• Avatar Will H. in reply to Stillwater says:

            Pretty much where I’m at with it.

            I would add that it to me like CA concerns stem from a fragile sense of identity.
            Like a lot of other complaints, if there wasn’t something in the background, it would never have become a complaint.Report

        • Avatar Rufus F. in reply to Brent F says:

          I think what Brent F is saying here is very reasonable, but I am incensed that he has appropriated the letter F.Report

    • Avatar El Muneco in reply to LeeEsq says:

      Cultural appropriation just isn’t a thing as far as Japan is concerned. It’s kind of funny watching westerners latch onto filmmakers like Kurosawa, who was heavily influenced by the West even when he wasn’t directly remaking Shakespeare or Hammett, or anime like Neon Genesis Evangelion, whose background is a dog’s breakfast of bits of western mythology picked entirely for coolness factor and thrown together like a Pro Bowl defensive squad.
      I suspect that it’s no accident that their cuisine is so amenable to culinary fusion – hell, not just the recipe for tempura was stolen from the Portugese, the very name was.Report

    • Avatar Brandon Berg in reply to LeeEsq says:

      Pat Boone made millions by singing bowdlerized versions of songs originally written by African-Americans while the original artists starved.

      Was he not paying royalties, or are you just saying that his recordings were more successful?Report

  3. Avatar Oscar Gordon says:

    Too bad Cosmo 404’d the article, but the internet never forgets.Report

  4. Avatar Marchmaine says:

    I finally get it; Freddie is like your team’s Rod Dreher… you can’t stop reading him, can’t quite disagree with him, but wish he wasn’t so all over the place whipping up froth and overheating the lattes.Report

  5. Avatar Murali says:

    I think my old comment about the issue sheds some light:

    https://ordinary-times.com/2016/08/23/if-you-want-to-know-who-we-are/#comment-1177449

    I don’t have much to say about this particular case. Charges of cultural appropriation are thrown around very freely, but that doesn’t mean that it doesn’t happen.

    Then there are rules 34-36 of the internet which screw everything up.Report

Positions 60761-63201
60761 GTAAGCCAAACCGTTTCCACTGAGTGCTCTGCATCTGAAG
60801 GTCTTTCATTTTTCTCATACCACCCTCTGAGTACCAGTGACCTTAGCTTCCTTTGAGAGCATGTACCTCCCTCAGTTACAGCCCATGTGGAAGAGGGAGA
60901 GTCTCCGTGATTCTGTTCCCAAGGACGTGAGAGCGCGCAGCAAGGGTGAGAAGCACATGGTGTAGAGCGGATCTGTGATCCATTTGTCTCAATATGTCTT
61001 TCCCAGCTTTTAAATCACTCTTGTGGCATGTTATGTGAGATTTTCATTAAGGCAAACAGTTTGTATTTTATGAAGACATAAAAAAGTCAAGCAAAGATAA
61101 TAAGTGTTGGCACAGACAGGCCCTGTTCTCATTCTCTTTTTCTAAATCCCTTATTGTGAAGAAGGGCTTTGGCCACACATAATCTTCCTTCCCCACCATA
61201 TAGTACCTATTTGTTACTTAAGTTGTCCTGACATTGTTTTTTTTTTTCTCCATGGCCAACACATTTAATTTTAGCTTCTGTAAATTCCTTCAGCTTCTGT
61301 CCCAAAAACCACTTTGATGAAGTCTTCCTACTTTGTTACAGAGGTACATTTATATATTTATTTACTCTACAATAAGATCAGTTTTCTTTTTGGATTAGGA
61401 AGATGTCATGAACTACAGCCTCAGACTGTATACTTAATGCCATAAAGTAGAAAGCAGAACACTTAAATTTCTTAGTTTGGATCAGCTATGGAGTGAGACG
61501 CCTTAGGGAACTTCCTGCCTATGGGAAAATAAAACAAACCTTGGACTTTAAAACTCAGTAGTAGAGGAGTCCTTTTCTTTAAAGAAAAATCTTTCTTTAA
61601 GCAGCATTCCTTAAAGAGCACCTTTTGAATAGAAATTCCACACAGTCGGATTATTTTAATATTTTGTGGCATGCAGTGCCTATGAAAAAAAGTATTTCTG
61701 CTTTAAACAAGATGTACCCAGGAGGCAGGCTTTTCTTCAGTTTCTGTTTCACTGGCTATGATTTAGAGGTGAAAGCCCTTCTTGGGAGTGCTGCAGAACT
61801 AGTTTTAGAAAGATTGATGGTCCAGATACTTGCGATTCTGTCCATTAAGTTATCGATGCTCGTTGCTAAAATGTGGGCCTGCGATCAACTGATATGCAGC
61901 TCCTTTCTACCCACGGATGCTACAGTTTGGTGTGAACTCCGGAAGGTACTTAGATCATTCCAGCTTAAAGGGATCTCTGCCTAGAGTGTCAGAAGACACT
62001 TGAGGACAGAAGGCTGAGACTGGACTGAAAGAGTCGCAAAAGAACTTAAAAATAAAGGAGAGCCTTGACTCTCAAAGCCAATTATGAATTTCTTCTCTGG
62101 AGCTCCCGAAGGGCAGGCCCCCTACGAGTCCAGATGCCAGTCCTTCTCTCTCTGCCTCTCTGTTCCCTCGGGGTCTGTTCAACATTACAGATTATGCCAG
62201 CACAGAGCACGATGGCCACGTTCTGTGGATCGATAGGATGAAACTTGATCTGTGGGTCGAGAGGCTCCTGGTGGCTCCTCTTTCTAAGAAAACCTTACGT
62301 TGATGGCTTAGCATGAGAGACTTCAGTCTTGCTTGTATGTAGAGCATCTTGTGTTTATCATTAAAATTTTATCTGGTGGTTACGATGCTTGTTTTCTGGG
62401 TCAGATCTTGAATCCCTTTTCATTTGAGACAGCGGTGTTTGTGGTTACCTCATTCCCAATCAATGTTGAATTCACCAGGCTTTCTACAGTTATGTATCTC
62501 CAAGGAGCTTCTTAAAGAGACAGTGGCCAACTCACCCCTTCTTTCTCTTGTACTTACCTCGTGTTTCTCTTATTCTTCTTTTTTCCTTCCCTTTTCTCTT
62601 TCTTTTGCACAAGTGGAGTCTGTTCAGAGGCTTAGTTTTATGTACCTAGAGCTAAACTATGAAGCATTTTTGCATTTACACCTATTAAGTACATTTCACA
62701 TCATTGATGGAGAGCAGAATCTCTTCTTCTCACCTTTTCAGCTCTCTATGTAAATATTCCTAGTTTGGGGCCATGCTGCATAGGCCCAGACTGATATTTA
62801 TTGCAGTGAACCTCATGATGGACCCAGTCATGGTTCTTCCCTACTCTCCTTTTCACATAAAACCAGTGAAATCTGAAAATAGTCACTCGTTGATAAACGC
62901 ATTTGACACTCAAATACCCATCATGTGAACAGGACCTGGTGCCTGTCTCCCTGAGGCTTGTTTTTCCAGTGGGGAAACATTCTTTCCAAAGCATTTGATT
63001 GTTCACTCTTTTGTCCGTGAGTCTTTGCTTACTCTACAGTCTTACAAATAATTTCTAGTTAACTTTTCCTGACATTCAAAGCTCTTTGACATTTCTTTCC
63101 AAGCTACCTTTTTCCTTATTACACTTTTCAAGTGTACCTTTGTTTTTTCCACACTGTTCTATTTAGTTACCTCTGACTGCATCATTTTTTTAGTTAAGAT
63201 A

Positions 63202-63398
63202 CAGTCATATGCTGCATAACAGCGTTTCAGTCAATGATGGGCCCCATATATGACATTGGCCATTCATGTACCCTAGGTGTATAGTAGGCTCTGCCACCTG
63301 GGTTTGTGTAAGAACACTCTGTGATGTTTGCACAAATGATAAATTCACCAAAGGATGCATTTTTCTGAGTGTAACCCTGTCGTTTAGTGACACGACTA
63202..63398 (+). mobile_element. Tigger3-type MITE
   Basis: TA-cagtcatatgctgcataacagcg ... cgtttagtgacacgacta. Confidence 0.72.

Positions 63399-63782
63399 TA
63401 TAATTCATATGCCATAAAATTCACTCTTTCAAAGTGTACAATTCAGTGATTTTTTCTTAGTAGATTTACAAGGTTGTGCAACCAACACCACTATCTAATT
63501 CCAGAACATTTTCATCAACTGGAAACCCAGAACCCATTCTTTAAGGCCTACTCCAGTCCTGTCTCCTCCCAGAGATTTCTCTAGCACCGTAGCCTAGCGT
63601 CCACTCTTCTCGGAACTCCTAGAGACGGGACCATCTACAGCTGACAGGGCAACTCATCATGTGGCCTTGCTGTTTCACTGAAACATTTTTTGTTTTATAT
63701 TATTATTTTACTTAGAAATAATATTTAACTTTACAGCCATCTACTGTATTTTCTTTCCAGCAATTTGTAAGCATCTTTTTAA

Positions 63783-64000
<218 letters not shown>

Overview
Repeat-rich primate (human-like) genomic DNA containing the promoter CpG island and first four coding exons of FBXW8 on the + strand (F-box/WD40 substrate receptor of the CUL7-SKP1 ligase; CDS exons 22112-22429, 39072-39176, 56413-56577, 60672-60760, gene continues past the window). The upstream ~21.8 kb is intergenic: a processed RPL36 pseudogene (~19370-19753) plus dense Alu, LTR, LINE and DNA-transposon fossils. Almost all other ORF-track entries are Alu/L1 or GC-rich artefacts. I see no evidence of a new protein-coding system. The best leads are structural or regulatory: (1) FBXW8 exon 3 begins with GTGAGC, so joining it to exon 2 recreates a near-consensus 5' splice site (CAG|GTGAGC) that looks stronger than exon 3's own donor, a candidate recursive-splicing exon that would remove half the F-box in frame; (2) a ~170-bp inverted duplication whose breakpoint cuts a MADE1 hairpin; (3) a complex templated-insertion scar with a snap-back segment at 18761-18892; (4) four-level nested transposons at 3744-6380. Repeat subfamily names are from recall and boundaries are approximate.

6. Avatar Saul Degraw says:

    I didn’t get to see the Cosmo article before it was 404red so I can’t comment there.

    I think the reason that no one knows what is and what is not cultural appropriation because deep down everyone knows that there is no policy or legislative fix to the issues. The only thing to do is have a lot of discussions and try to change minds.

    Some of these discussions are comical and silly. The Oberlin food debate comes to mind here and the Internet is seemingly unable to let something small like the Oberlin thing go and say “These are just college kids. Let’s chill.”

    On the other hand, there was an essay in the Washington Post about how “ethnic” food is usually also used as a being equal to “cheap” food. People love Chinese food, they might even go out of there way to find the real deal instead of an Americanized version but seemingly few Americans are willing to find the Chinese or Indian equivalent of a Thomas Keller or even a restaurant where entrees cost about 30-40 dollars. So chefs of “ethnic” cuisine are not allowed to experiment or expand or be considered fine dining. The exception here seems to be Japanese food.

    The other example that I have written about with sympathy is the casting of white actors in roles that were originally minorities or could be played by people of color. Why do you need white actors in a movie called Gods of Egypt? Why do we think American audiences won’t show up to see Ghost in the Shell with an Asian actor in the lead role instead of Scarlett Johanson? Asian-American men are still not seen as romantic lead material frequently.

    The only way to change the issues is through conversation after conversation no matter how awkward and painful and whether people want to hear it or not. This is only going to change through the slow drilling of hard wood and that makes lots of people (usually white people and usually dudes) uncomfortable.Report

    • Avatar LeeEsq in reply to Saul Degraw says: